Improving Engagement Using Career Development

November 8, 2017 in
By Ben Porr

In the work, Psychological Conditions of Personal Engagement and Disengagement at Work, William Kahn notes that when employees are engaged they are focused and find meaning in their work, feel supported by their organization without fear of negative consequences, and have the resources and capacities to perform the job (p. 692-724). It is evident that organizations with higher engagement report higher productivity, higher profitability, lower attrition, and fewer accidents/incidents.

However, one pressing challenge is that engagement varies over time depending on a variety of factors. A great way to keep employees engaged is by formalizing and supporting career development internally in an organization.

How does career development support employee engagement?

Organizations with formalized career development programs:

  • Determine the roles and career levels they need to run the organization successfully (i.e., provide meaning).
  • Define career paths and how individuals should progress in those roles (i.e., feel supported).
  • Identify the support needed to ensure employees are equipped to perform their duties according to their role (i.e., have skills and resources to perform job).

How can you get started without investing significant resources?

It is not uncommon to see organizations invest in various career development products (e.g., Learning Management Systems, Online Training Services, Competency Models), yet fall somewhat short of taking the extra step to think through how the products complement each other, and subsequently, how the products can help employee career development and/or support supervisors in guiding employees. Employees may learn about these tools and services as they are released, but they may not understand how each system, or program combined, helps them in reaching their individual career goals. This lack of understanding may cause an employee to feel reluctant to participate in learning about the offerings out of fear that they could potentially be wasting their time in doing so, should they pick the least relevant tool applicable to their role. Organizations should always encourage employees to take advantage of the tools and programs made available.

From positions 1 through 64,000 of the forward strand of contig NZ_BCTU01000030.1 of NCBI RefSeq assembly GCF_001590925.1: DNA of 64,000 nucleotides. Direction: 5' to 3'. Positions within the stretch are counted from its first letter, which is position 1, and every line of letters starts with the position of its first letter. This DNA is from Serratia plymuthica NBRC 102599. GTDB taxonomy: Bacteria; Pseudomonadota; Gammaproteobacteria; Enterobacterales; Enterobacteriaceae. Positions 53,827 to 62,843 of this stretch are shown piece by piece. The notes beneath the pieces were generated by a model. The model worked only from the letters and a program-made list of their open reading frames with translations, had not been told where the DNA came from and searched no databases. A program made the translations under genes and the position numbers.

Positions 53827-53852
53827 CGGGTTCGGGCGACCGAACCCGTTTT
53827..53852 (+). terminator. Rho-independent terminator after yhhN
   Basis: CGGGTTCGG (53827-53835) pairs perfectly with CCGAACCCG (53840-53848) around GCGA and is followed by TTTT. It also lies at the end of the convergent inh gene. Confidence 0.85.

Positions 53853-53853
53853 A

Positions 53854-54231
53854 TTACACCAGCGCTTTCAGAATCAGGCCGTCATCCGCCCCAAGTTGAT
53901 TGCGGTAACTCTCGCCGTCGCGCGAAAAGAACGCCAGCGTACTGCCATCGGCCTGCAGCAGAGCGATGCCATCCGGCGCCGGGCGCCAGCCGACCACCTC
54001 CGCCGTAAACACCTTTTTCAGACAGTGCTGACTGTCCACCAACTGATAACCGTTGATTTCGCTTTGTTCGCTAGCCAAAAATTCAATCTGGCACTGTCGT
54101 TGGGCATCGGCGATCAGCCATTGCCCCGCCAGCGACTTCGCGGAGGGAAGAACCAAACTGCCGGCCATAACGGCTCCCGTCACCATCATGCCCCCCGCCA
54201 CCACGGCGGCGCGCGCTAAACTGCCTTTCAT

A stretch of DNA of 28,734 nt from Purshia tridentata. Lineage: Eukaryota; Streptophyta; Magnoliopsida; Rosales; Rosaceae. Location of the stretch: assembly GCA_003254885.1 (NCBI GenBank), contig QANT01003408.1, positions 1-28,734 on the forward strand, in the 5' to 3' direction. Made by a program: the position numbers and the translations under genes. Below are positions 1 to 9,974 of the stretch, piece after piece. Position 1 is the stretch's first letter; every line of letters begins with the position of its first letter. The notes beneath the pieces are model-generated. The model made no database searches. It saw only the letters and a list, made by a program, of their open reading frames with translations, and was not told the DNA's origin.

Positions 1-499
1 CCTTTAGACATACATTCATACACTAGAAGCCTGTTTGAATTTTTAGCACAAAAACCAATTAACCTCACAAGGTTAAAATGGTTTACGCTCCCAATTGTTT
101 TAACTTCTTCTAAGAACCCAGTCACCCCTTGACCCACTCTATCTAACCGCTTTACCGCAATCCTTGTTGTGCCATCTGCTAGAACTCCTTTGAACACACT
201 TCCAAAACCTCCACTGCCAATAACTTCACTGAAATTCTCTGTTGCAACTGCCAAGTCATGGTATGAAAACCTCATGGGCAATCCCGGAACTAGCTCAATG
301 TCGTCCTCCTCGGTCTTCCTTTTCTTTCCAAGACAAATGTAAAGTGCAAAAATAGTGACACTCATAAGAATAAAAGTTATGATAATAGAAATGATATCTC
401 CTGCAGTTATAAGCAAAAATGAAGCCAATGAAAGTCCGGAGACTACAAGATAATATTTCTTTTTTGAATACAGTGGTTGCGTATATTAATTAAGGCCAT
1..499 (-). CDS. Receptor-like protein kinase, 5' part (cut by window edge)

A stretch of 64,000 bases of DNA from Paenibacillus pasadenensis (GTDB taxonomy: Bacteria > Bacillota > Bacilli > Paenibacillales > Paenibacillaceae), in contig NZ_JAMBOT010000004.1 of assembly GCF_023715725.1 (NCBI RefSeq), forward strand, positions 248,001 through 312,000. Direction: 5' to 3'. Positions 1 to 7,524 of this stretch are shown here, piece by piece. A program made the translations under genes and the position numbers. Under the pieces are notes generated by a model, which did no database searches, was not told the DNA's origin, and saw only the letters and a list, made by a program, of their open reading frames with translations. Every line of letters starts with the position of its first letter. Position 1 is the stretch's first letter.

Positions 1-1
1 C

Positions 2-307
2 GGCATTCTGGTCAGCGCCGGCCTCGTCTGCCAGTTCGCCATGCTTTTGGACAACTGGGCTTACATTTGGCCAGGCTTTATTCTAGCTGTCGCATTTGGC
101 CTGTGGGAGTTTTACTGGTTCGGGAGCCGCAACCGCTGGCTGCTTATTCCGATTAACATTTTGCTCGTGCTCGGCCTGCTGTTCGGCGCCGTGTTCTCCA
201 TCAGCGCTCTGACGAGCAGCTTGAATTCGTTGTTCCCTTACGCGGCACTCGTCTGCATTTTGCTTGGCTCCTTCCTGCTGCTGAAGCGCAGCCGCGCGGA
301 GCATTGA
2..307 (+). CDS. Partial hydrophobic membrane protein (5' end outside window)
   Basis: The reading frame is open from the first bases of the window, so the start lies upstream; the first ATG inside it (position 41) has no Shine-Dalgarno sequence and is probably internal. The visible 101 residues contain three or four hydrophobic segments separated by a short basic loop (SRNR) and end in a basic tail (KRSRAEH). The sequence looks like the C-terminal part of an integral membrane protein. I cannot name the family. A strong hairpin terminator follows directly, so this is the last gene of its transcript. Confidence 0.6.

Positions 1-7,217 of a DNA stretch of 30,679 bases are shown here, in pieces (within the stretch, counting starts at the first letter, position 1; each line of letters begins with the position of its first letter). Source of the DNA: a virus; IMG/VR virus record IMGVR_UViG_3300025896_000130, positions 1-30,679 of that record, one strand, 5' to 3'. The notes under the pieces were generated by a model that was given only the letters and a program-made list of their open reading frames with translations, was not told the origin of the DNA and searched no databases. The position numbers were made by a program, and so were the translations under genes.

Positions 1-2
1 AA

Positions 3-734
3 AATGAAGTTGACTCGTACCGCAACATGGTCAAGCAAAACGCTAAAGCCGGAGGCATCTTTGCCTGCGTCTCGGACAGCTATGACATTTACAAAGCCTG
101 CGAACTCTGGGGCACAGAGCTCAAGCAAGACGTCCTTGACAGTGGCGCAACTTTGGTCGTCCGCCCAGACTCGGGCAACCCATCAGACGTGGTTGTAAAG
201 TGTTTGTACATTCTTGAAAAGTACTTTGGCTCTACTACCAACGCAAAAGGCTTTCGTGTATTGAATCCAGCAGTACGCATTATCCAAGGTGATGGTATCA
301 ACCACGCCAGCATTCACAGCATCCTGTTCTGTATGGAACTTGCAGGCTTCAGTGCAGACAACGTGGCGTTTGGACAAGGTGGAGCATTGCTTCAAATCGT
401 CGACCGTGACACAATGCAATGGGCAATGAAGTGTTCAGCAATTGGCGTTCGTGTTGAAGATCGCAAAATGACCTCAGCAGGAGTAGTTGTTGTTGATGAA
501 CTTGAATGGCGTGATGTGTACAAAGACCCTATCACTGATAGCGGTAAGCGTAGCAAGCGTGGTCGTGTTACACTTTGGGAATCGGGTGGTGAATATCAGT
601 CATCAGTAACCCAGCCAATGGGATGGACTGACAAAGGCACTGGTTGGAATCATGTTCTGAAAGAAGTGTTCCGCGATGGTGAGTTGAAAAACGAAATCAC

Here are some tips to structure and formalize career development tools and programs:

  • Develop a communication strategy. A communication strategy is a great way to define both your target audience and the main benefits for your audience. It also allows the company to make connections between other products or programs employees might not know about.
  • Train employees and supervisors to maximize the benefits of new tools or programs. Successful organizations provide guidance to employees indicating what tools they should be using and when they should be using them. This seems to come as second nature to an organization when they are introducing a job-related tool, but not so much when it comes to introducing other kinds. Career Development tools are unfortunately usually overlooked. Without implemented guidance, there is a heavy reliance on supervisors to mentor and guide employees. The challenge with this approach is that supervisors may send different messages due to the lack of a standard script for them to work from. It also requires extra effort on the supervisors’ end because they have to take the additional time and effort to figure out what tools are available and which ones would be most appropriate for each employee.
  • Track metrics and gather feedback. Do not simply sit back and relax once a new product or program is released. Rarely is everything always perfect out of the box. Instead, by acting and measuring usage and impact, organizations can prioritize improvements. While collecting this feedback, make sure to be transparent in why you are collecting it and how you will you use it. When you make improvements, tie it back to this feedback, so employees can see that their voice matters.

When employees and leaders have a shared understanding of what is needed in the job, both now and in the future, employees will be more engaged. They will feel empowered and have a sense that they can be proactive in their own development. Without this structure in place, employees may still be proactive, but they may not be focused, and therefore, their work may not align with organizational goals.

If you haven’t already done so, check out FMP’s article from last week here, which highlights the focus of each stakeholder in the career development process.


Kahn W. 1990. Psychological conditions of personal engagement and disengagement at work. Academy of Management Journal, 33: 692-724.

To learn more about FMP’s career development capabilities, visit our website or email